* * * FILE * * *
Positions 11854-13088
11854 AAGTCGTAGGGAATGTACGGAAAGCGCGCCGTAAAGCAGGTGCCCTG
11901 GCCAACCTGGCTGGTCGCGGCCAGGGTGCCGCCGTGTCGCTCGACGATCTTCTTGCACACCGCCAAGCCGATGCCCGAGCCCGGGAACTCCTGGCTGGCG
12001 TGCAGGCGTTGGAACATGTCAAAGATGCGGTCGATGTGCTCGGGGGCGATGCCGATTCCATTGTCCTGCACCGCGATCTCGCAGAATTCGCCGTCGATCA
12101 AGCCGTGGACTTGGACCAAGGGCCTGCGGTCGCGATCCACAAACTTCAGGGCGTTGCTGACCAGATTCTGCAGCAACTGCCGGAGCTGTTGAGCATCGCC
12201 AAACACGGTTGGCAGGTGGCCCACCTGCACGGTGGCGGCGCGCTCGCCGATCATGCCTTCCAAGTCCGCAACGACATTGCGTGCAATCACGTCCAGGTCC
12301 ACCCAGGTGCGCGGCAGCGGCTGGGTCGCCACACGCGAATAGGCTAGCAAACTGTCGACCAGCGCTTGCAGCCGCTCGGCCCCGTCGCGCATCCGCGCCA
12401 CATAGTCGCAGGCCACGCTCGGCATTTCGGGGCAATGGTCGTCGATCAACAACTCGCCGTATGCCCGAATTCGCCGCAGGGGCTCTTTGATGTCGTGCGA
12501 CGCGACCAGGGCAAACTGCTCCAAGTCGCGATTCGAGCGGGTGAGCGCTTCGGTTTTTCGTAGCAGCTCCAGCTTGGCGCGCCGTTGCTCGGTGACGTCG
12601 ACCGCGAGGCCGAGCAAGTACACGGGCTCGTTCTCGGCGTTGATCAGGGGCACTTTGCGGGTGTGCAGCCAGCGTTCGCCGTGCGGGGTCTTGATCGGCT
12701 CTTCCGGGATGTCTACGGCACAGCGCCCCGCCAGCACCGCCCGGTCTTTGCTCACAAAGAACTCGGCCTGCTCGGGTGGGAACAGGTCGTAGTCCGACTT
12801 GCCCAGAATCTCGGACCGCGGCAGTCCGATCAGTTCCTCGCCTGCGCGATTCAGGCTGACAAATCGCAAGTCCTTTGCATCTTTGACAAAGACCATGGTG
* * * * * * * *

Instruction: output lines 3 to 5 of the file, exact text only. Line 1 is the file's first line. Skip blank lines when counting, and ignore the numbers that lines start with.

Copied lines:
11901 GCCAACCTGGCTGGTCGCGGCCAGGGTGCCGCCGTGTCGCTCGACGATCTTCTTGCACACCGCCAAGCCGATGCCCGAGCCCGGGAACTCCTGGCTGGCG
12001 TGCAGGCGTTGGAACATGTCAAAGATGCGGTCGATGTGCTCGGGGGCGATGCCGATTCCATTGTCCTGCACCGCGATCTCGCAGAATTCGCCGTCGATCA
12101 AGCCGTGGACTTGGACCAAGGGCCTGCGGTCGCGATCCACAAACTTCAGGGCGTTGCTGACCAGATTCTGCAGCAACTGCCGGAGCTGTTGAGCATCGCC